State forestry strategizing to manage 1,700-acre wildfire southeast of Tok

The Alaska Division of Forestry is formulating a plan to manage an approximately 1,689-acre wildfire southeast of Tok.

An aerial photo of the 1,689-acre Boundary River Fire taken on Thursday during initial attack. Photo by Peter Talus/Alaska Division of Forestry

The Boundary River Fire (#362) was reported at around 5 p.m. Sunday as a 1-acre fire burning in black spruce and tundra approximately 40 miles southeast of Tok and 12 miles southwest of Northway.

Driven by wind, the fire made a 4-mile run and grew rapidly to about 1,600 acres in one hour. Water-scooping aircraft and air attack responded for initial attack and dropped water on the fire until 8 p.m. to slow its progress. No other personnel were assigned to the fire given the low probability of success in catching it.

The fire received some precipitation on Tuesday, which slowed its progress, but it’s uncertain how much rain fell on the fire. State forestry is organizing a Type 3 incident management team to take command of the fire.

The fire is burning about 1 ½ miles northeast of the 2018 Taxisalda Hill Fire that burned 27,194 acres. There are four cabins, a Remote Automated Weather Station and two Native allotments south of the fire.

The plan today was for a Type 2 emergency firefighting crew from Kalskag to boat down the Nabesna River to begin setting up point protection for the cabins. The fire is about 1 mile west of the Nabesna River where the cabins are located. Saw lines were cut around the two Native allotments during last year’s Taxisalda Hill Fire and point protection measures were also taken around the RAWS station during that fire.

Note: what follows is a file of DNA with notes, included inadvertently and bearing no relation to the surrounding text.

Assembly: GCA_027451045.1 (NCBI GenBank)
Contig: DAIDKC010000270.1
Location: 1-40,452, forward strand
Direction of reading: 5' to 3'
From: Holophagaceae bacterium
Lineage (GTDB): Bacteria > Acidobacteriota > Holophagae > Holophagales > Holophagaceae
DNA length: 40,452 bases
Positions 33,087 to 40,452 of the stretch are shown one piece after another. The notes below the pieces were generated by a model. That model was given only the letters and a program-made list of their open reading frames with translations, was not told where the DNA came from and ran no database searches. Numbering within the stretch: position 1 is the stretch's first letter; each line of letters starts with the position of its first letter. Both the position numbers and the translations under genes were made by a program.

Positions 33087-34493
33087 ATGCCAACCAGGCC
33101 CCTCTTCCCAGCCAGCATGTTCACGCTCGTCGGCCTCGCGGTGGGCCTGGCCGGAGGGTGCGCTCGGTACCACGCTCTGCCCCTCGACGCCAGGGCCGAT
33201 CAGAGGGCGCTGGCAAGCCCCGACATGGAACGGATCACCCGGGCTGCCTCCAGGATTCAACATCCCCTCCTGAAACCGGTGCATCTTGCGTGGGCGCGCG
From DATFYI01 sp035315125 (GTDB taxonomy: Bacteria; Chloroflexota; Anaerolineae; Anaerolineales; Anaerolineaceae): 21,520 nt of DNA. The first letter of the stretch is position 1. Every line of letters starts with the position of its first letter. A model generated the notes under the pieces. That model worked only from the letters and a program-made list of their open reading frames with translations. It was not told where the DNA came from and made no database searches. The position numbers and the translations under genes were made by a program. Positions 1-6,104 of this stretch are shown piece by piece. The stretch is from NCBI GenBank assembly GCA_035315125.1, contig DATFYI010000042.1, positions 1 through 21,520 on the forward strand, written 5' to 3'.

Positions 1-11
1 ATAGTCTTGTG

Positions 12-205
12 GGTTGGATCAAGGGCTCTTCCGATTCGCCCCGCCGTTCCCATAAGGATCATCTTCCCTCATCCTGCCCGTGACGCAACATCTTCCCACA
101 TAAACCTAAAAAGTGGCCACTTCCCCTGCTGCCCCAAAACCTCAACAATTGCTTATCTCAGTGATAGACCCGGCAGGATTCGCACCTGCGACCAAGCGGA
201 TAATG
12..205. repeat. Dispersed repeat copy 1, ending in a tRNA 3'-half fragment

A reconnaissance flight on Monday revealed a large unburned island north to the north and the rest of the fire is currently burning to the southeast toward the Taxisalda Hill Fire footprint.

Firefighters are also wrapping up work on another fire burning near the Boundary River Fire. The 90-acre Northway DOT Fire is located approximately 3 ½ miles west on the opposite side of the Nabesna River.

The fire was started by lightning on Thursday, June 20 and grew from 2 acres to 10 acres in an hour. Air attack, smokejumpers and water-scooping aircraft responded and began working the fire. The fire grew to 90 acres by the next morning but smokejumpers were able keep it contained to that size.

The Tanana #1 Type 2 emergency firefighting crew replaced the smokejumpers on Sunday and began mopping up. Another Type 2 crew from Chevak was brought in on Monday to assist with mop-up operations. The fire was declared controlled at 9 p.m. on Monday with full containment expected by 9 p.m. Tuesday.

 

About Alaska Division of Forestry

Alaska Division of Forestry website: http://forestry.alaska.gov/ Mission: The Alaska Division of Forestry proudly serves Alaskans through forest management and wildland fire protection. The Wildland Fire and Aviation Program provides safe, cost-effective and efficient fire protection services and related fire and aviation management activities to protect human life and values on State, private and municipal lands. The wildland fire program cooperates with other wildland fire agencies on a statewide, interagency basis.

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